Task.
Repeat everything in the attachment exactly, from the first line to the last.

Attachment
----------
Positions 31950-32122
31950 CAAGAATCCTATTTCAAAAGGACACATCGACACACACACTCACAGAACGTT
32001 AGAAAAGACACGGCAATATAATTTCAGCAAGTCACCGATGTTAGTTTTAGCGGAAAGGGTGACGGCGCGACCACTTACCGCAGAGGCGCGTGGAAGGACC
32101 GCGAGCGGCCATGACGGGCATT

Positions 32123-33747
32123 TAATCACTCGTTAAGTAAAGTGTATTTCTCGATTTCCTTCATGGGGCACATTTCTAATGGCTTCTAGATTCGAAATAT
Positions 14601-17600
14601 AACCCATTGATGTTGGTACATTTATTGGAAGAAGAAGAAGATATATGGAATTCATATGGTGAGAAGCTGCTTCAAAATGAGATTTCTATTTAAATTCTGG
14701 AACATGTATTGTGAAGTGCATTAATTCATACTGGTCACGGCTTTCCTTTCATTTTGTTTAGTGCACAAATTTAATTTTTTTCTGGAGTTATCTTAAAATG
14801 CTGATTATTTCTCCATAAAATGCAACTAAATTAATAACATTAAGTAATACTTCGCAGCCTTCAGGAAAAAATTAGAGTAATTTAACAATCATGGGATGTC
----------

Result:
Positions 31950-32122
31950 CAAGAATCCTATTTCAAAAGGACACATCGACACACACACTCACAGAACGTT
32001 AGAAAAGACACGGCAATATAATTTCAGCAAGTCACCGATGTTAGTTTTAGCGGAAAGGGTGACGGCGCGACCACTTACCGCAGAGGCGCGTGGAAGGACC
32101 GCGAGCGGCCATGACGGGCATT

Positions 32123-33747
32123 TAATCACTCGTTAAGTAAAGTGTATTTCTCGATTTCCTTCATGGGGCACATTTCTAATGGCTTCTAGATTCGAAATAT
Positions 14601-17600
14601 AACCCATTGATGTTGGTACATTTATTGGAAGAAGAAGAAGATATATGGAATTCATATGGTGAGAAGCTGCTTCAAAATGAGATTTCTATTTAAATTCTGG
14701 AACATGTATTGTGAAGTGCATTAATTCATACTGGTCACGGCTTTCCTTTCATTTTGTTTAGTGCACAAATTTAATTTTTTTCTGGAGTTATCTTAAAATG
14801 CTGATTATTTCTCCATAAAATGCAACTAAATTAATAACATTAAGTAATACTTCGCAGCCTTCAGGAAAAAATTAGAGTAATTTAACAATCATGGGATGTC